“He’s dead,” said Mr. Raven. “Might be a class two specter. Either way he’s dead.”

“He doesn’t like that word,” said Mrs. Cake, and shot them both a sharp look, then went back to talking to the air. “Now Al, where are you? We’ll get your drum and we’ll get out of here. Your grandma’s not going to leave you again and that’s a promise.”

“Well, she seems capable of handling herself,” Mr. Raven sniffed. Mr. Writingdesk tapped him on the shoulder, and gestured with the other hand down the hallway ahead of them. Mr. Raven turned to look, and stopped in his tracks.

The end of a long hallway, stretching off into unknown depths of this minefield of paranormal entities, was on fire. And amidst the flames stood two girls, one in a black dress and one in white, holding hands. The girl in the black dress had a knife, and blood spattered her clothes.

“You broke your promise,” called Penny. “You said you’d stop following me.”

“She already gave you one chance more than you deserve,” Friday said, and let go of her sister’s hand, came stalking towards them both.

“You’re coming home this very night,” called Mr. Raven. “Both of you. It’s the end of this madness!”

Mr. Raven leveled a device, aglow with cyan lights and filled with obsidian needles, and prepared to fire, but Mr. Writingdesk laid a hand on his shoulder, grabbed it firmly.

“Wait,” he said, and Mr. Raven hesitated, even as the ghastly sister drew close.

“Penny,” Mr. Writingdesk said, and stepped in front of Mr. Raven a little, raised both hands. “I didn’t come to follow you.”

“Mr. Writingdesk, what are you doing?” Mr. Raven muttered, shaking with the gun in his hands. Friday was twenty-five feet from them, now, dragging her knife against the wall as she approached. Twenty. Fifteen.

“I came to say goodbye,” Mr. Writingdesk said. “I wanted to say things I couldn’t, when we was leaving last. That it’s been a pleasure to know you. That I hope this is what you want. A life up here. That it’s good.”

Friday stopped ten feet away, head tilted, face betraying no expression except for a fixed smile and a dead look in the eyes. And Mr. Writingdesk reached within his coat, to fetch his CPE Institute badge, and do what he would have liked to do for a long time, which was to pitch it into the fire.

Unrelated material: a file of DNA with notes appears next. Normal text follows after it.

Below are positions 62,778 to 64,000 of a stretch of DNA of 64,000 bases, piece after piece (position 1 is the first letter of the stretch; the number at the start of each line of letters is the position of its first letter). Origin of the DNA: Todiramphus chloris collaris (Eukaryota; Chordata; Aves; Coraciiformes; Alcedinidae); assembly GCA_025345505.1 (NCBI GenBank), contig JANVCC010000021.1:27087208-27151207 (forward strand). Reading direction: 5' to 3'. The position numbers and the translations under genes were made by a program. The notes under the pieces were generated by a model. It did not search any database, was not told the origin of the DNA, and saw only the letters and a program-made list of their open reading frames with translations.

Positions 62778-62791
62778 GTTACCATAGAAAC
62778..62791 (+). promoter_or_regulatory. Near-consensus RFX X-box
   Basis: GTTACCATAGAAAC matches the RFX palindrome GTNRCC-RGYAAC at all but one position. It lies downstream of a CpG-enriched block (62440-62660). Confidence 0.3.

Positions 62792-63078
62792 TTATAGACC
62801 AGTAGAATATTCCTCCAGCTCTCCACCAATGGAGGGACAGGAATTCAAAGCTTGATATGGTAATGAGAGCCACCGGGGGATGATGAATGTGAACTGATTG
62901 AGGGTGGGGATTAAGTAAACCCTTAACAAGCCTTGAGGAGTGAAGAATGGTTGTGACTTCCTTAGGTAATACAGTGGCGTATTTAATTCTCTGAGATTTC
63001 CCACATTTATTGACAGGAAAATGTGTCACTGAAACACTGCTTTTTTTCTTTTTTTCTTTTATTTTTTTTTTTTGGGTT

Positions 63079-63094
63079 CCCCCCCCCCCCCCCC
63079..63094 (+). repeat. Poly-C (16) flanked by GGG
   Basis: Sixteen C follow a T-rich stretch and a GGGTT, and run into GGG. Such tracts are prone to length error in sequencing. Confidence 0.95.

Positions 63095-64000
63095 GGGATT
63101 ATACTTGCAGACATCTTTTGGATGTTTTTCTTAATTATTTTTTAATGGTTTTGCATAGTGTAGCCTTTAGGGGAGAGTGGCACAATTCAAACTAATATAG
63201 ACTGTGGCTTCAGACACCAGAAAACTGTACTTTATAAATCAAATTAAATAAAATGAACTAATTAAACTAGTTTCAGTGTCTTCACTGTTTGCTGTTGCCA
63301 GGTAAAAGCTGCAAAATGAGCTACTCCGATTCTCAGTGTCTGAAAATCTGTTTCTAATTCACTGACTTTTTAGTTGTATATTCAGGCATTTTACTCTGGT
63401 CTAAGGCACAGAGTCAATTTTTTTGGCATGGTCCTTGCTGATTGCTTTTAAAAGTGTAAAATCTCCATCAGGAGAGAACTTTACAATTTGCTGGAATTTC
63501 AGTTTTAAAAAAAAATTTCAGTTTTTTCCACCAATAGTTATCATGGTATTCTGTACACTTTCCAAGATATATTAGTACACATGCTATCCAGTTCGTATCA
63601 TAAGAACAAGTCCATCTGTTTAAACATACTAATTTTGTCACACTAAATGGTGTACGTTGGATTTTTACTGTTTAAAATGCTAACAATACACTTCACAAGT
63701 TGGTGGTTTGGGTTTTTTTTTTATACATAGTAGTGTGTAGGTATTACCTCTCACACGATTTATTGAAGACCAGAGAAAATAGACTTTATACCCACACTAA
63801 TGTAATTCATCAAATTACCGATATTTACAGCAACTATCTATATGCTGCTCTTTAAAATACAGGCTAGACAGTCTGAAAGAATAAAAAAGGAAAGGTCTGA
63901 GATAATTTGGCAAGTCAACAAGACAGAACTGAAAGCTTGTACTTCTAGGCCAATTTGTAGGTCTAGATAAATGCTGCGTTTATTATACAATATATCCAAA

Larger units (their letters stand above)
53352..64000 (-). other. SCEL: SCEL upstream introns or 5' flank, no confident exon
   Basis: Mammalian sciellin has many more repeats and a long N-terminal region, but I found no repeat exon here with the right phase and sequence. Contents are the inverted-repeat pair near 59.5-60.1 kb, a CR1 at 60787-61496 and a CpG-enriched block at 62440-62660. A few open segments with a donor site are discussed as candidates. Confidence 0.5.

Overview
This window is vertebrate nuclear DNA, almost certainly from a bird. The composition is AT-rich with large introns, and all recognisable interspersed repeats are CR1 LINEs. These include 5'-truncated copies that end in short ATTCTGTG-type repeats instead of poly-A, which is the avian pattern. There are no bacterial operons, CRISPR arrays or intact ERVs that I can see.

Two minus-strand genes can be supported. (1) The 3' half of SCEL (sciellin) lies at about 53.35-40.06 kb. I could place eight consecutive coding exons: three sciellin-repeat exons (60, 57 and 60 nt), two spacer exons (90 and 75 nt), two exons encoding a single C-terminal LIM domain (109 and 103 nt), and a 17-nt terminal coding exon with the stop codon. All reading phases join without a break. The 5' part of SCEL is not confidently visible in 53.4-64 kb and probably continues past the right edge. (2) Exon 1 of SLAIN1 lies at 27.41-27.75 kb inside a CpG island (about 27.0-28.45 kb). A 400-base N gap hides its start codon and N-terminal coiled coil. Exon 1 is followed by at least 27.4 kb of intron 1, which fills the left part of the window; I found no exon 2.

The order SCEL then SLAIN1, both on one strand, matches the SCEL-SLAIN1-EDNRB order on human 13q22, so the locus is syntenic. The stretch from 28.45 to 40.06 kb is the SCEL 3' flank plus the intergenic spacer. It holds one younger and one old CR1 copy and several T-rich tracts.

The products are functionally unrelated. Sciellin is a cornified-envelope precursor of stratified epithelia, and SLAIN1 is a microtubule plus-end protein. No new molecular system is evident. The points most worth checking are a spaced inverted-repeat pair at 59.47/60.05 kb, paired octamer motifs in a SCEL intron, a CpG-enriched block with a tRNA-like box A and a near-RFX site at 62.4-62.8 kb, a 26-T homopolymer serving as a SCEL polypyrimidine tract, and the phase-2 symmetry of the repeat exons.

But Friday tilted her head in response, before he could pull it free, and it was shocking to him how quickly every wound in his body reopened at once, the stitches and scars loosening all together. He gasped, and collapsed to the ground like a grand piano from a ten story building, and what he saw above him was a flash of light as Mr. Raven screamed and opened fire amidst the flying embers.

Outro - Libraries

Libraries. They say reading is dreaming with your eyes open. On the contrary. Dreaming is reading with your eyes shut. For within the abyssal depths of your subconscious thought lies a story about your fears, and hopes, and insecurities. Sometimes interrupted by marketing from your local predatory corporations. And always an open gateway into the starlit expanse above, from whence cats and the nameless travellers that dwell in dream may come. A pathway into the dream-city of distant Kazanth, if you know how to walk it. And somewhere, at the end of the last chapter, the final moment before waking, your loyal host Nikignik, waiting literately for your return to the Hallowoods.

The bonus story that goes with this episode is called 'Light a Fire' and is available on the Hello From The Hallowoods Patreon. Consider joining for access to all the show's bonus stories, behind-the-scenes and more! Until next time, dreamers... butterfly in the sky, I can go twice as high! Take a look, it’s in a book, the invocation to pull the mad crystal god Ilimnithar into our dimension! Eldritch rainbow!